A record number of female viewers went "Down Home with the Neelys" making it the highest-rated program among women 25-54 on ad-supported cable during its time period. The show earned a 1.1 rating and 700,000 viewers among women 25-54. It also ranked second among adults 25-54 with a .8 rating, averaging 870,000 viewers.
As I said, the overall numbers undoubtedly benefit from the fact that it was debuted in the middle of some of their most popular shows, but the stats are certainly impressive nonetheless. This is particularly true when you consider the fact that, unlike debuts of shows with existing FNpersonalities or, say, the winner of TNFNS, Down Home didn't come to the table with a pre-existing audience.
Time will tell if the show is able to sustain these numbers (particularly if it is moved to a different time), but it's off to a very good start.
You may or may not be aware of this, but there was a pretty big football game that took place yesterday.
Actually, to say it was a "game" is a bit of an understatement, as the Super Bowl has now become a mega-event that works its way into a number of facets of our lives, as evidenced by the "stock up for the Big Game" sales at the grocery market and the intense scrutiny that the commercials receive.
And so it should come as no surprise that other shows are taking advantage of the one weekend a year where everyone is a football fan. Mlive.com, a site that covers Michigan, has a post up about a spot that aired on Rachael Ray's talk show which featured a cook-off among current and former NFL players.
Rachel Ray Show, February 1: The Super Bowl is Sunday ... but first three gridiron greats are going head to head in Rach's kitchen! Only one will win and superstar chef Mario Batali will be the judge.
Going toe-to-toe(-to-toe) with former Giants running back Ottis Anderson and Jets tackle D'Brickashaw Ferguson, Harrington whips up a batch of his baby back ribs and creamy corn potato mash. Delish!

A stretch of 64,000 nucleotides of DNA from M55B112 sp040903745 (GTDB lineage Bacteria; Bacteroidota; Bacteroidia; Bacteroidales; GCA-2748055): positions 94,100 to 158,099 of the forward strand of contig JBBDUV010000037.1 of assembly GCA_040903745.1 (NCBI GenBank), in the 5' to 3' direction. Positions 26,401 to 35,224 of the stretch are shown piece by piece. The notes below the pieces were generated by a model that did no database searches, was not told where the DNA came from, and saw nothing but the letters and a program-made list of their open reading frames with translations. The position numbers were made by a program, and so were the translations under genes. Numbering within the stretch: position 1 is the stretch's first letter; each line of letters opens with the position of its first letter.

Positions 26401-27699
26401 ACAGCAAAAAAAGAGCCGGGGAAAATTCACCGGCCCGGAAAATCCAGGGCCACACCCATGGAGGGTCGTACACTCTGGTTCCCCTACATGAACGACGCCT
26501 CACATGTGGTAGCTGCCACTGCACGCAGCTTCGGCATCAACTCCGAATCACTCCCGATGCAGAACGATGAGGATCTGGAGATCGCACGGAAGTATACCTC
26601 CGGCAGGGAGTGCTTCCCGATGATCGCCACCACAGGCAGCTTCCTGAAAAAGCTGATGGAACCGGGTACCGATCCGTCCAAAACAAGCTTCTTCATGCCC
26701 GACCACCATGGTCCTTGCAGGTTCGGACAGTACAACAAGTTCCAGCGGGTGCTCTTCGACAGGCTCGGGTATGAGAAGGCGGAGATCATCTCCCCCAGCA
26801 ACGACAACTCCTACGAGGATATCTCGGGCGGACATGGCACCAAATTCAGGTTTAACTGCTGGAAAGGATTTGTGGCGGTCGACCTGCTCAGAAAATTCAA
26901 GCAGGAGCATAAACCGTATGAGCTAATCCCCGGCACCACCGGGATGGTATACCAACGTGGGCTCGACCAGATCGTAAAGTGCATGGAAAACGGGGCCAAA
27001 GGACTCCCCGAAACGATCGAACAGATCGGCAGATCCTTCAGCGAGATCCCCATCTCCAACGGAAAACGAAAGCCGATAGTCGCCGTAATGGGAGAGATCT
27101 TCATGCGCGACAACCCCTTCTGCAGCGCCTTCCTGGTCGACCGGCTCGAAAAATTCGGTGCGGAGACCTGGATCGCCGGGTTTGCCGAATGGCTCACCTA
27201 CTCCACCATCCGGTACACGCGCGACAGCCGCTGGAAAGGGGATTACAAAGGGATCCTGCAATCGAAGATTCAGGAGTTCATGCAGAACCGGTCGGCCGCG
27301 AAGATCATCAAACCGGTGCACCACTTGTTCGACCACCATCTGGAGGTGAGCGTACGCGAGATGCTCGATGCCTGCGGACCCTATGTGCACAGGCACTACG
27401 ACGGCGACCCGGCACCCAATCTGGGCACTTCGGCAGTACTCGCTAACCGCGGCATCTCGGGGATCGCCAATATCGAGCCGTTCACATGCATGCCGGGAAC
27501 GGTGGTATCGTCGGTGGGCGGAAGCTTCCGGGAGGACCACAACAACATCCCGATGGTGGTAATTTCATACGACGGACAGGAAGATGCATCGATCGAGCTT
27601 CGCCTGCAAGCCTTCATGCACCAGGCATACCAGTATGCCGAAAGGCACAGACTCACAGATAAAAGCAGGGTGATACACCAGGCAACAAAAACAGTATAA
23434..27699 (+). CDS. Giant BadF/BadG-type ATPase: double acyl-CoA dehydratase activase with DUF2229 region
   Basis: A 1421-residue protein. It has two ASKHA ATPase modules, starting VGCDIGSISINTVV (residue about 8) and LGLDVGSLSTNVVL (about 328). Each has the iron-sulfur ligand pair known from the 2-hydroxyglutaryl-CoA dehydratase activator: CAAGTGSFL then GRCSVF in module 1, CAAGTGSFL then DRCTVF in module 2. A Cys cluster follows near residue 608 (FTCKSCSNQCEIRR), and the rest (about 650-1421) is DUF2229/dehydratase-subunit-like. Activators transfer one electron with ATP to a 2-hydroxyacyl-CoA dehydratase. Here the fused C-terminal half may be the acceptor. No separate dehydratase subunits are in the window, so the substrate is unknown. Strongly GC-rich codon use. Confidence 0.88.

Being a pretty big football fan, I'm a little more interested in this from the non-food perspective. In case those names don't look familiar to you:
D'Brickashaw Ferguson - Plays offensive line for the New York Jets and may possess the greatest first name in sports.
Ottis Anderson (caution: noisy site) - Was the running back for the Giants teams that won the Super Bowl during the '86 and '90 seasons. He had the nickname of "OJ," which was cool for a running back during the 1980s. These days...not so much.
Joey Harrington - Joey is the main reason for the post on this Michigan site, since he was a disastrous #3 overall pick for the Detroit Lions. He's since moved on to Falcons, where he was a disastrous choice for the suddenly Mike Vick-less Falcons (Harrington was benched during the season).
If you click through to the post itself, you'll see a picture of Joey Harrington in his Falcons jersey. You'll recognize him because he looks like a 13-year-old. Coincidentally, he also plays quarterback like a 13-year-old.
Bobby Flay Looks to Imporve His Record in the Delaware Valley
Friday, February 01, 2008 | posted by Mike
Apparently not content with his current record in the City of Brotherly Love (you'll remember his Cheesesteak and mac & cheese Throwdowns), Bobby Flay was back in TVFF's backyard for a couple more competitions, according to local media reports.
He ventured to Collingswood, New Jersey (about fifteen minutes from where I grew up) to face off over grilled cheese:
South Jersey got a shot of television glitz and glamour Monday as celebrity chef Bobby Flay came to the Pop Shop for a grilled cheese-making contest for a future episode of the Food Network's "Throwdown! With Bobby Flay."
Flay squared off against Stink and Connie Correia Fisher, co-owners of the popular Haddon Avenue eatery whose menu features 31 varieties of grilled cheese sandwiches. For the show, which is scheduled to air in the spring, the Fishers pitted their Calvert sandwich against Flay's creation, dubbed the "Five B" by one of the invited guests at the taping.
Really?!? I've never heard of this place, but I may need to check it out if they're sporting 31 types of grilled cheese!
And that wasn't his only stop. I guess the producers figured: "Since we're down there anyway..." He stopped by Drexel University to battle it out with soft pretzels:
Cameras rolled last Sunday in the Drexel Hill store. Pretzel Boy's John Howe and Tim Dever were dispatched the next day to Drexel's culinary school for an hour of shooting in front of about 50 hospitality and culinary students and faculty.
Then Bobby Flay walked in.
No, sneak attack.
Flay challenged the Boy's boys to a pretzel-making contest for his Food Network series Throwdown!
You've heard us talk quite a bit about local Philadelphia food specialties, particularly the cheesesteak, TastyKake and scrapple. But the soft pretzel is another local favorite. A product of the city's German heritage (hey, we have a section of the city called "Germantown"), the figure-eight shaped pretzels (you'll know them if you see them) are tasty and dirt cheap.